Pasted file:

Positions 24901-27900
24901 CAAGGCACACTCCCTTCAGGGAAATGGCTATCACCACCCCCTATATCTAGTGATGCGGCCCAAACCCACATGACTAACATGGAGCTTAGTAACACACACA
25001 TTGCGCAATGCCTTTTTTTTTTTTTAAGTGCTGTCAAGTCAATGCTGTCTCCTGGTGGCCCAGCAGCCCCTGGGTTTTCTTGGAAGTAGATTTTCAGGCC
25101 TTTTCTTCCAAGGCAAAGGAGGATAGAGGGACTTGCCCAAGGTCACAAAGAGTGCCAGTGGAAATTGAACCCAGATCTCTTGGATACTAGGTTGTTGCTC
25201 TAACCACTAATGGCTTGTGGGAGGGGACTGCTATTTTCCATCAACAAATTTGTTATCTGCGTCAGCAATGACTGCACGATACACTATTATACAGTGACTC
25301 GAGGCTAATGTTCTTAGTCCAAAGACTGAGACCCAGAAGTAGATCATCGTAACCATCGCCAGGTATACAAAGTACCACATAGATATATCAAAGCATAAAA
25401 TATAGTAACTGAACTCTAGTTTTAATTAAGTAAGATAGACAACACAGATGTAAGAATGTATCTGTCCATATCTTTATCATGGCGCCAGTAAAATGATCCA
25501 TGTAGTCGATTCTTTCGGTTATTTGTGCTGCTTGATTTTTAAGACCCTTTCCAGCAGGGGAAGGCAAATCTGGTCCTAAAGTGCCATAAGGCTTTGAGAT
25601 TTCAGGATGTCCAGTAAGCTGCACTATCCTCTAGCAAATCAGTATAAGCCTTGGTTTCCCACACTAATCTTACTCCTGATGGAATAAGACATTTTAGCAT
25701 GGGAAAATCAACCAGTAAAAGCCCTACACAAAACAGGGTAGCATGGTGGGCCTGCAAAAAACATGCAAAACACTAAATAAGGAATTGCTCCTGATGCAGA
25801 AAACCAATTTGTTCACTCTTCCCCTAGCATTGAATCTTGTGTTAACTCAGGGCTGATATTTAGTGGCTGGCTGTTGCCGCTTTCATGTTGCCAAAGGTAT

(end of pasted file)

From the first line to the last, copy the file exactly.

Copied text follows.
Positions 24901-27900
24901 CAAGGCACACTCCCTTCAGGGAAATGGCTATCACCACCCCCTATATCTAGTGATGCGGCCCAAACCCACATGACTAACATGGAGCTTAGTAACACACACA
25001 TTGCGCAATGCCTTTTTTTTTTTTTAAGTGCTGTCAAGTCAATGCTGTCTCCTGGTGGCCCAGCAGCCCCTGGGTTTTCTTGGAAGTAGATTTTCAGGCC
25101 TTTTCTTCCAAGGCAAAGGAGGATAGAGGGACTTGCCCAAGGTCACAAAGAGTGCCAGTGGAAATTGAACCCAGATCTCTTGGATACTAGGTTGTTGCTC
25201 TAACCACTAATGGCTTGTGGGAGGGGACTGCTATTTTCCATCAACAAATTTGTTATCTGCGTCAGCAATGACTGCACGATACACTATTATACAGTGACTC
25301 GAGGCTAATGTTCTTAGTCCAAAGACTGAGACCCAGAAGTAGATCATCGTAACCATCGCCAGGTATACAAAGTACCACATAGATATATCAAAGCATAAAA
25401 TATAGTAACTGAACTCTAGTTTTAATTAAGTAAGATAGACAACACAGATGTAAGAATGTATCTGTCCATATCTTTATCATGGCGCCAGTAAAATGATCCA
25501 TGTAGTCGATTCTTTCGGTTATTTGTGCTGCTTGATTTTTAAGACCCTTTCCAGCAGGGGAAGGCAAATCTGGTCCTAAAGTGCCATAAGGCTTTGAGAT
25601 TTCAGGATGTCCAGTAAGCTGCACTATCCTCTAGCAAATCAGTATAAGCCTTGGTTTCCCACACTAATCTTACTCCTGATGGAATAAGACATTTTAGCAT
25701 GGGAAAATCAACCAGTAAAAGCCCTACACAAAACAGGGTAGCATGGTGGGCCTGCAAAAAACATGCAAAACACTAAATAAGGAATTGCTCCTGATGCAGA
25801 AAACCAATTTGTTCACTCTTCCCCTAGCATTGAATCTTGTGTTAACTCAGGGCTGATATTTAGTGGCTGGCTGTTGCCGCTTTCATGTTGCCAAAGGTAT